A miniature chemical reactor that whips up a diagnostic tool could widen the availability of positron-emission tomography (PET) scans, say the reactor's inventors.
PET uses radioactive molecules to image metabolism or other physiological functions. The most commonly administered probe is a radioactive version of glucose that reveals tumors, which take up more of this nutrient than regular cells do.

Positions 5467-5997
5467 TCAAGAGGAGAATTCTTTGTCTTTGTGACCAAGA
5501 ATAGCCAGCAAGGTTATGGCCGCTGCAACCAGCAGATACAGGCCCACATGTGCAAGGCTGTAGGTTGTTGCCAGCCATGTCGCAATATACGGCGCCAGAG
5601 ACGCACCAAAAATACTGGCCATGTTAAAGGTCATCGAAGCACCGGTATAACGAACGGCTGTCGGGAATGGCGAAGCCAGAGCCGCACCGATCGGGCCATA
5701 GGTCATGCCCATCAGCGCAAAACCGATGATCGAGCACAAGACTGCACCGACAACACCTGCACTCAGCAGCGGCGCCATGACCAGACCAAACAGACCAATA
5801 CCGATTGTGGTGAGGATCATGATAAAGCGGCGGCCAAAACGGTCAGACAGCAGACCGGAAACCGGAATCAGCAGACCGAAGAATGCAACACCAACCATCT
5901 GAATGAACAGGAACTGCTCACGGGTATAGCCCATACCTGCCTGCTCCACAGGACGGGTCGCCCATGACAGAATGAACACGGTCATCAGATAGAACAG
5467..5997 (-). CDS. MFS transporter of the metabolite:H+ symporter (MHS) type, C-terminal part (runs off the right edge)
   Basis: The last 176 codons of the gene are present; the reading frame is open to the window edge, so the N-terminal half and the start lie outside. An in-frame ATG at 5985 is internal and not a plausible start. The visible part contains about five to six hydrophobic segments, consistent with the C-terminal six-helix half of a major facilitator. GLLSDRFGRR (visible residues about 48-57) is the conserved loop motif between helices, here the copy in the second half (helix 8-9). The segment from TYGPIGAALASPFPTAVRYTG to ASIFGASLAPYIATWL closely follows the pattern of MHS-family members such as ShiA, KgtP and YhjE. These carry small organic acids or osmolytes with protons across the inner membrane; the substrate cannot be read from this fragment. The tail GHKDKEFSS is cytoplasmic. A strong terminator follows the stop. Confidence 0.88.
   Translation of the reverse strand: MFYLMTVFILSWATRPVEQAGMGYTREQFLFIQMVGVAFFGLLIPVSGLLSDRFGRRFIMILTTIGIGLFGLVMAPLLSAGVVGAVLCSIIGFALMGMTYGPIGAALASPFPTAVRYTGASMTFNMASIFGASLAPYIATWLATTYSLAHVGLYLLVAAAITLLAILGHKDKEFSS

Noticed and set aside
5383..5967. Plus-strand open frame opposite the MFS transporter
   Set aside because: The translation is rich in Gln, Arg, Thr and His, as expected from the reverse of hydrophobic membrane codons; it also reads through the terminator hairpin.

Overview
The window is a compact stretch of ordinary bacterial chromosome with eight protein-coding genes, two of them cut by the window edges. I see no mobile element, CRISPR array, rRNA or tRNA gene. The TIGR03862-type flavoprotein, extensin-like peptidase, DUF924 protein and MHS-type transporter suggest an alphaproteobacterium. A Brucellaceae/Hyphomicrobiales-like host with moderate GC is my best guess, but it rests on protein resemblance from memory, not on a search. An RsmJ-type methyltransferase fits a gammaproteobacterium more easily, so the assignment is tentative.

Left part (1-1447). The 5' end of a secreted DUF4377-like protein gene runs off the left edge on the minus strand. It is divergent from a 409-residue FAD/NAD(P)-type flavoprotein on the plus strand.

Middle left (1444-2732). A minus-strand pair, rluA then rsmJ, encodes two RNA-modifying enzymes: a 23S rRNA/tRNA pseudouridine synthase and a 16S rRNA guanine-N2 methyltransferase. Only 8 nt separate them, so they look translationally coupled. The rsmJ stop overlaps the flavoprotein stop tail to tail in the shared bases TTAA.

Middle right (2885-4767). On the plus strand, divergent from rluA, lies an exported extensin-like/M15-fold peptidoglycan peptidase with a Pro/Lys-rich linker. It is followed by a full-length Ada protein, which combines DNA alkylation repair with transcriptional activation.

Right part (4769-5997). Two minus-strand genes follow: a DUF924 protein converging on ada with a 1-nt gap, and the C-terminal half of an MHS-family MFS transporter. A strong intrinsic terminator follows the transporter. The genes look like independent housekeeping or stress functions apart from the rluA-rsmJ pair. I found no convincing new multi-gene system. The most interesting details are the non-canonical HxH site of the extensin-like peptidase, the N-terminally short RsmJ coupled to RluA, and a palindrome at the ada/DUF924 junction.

Making radioactive probes requires expensive machinery. Radioactive elements are generated by particle accelerators known as cyclotrons. Commercial synthesizers costing about $140,000 then chemically incorporate the radioelement into a desired molecule.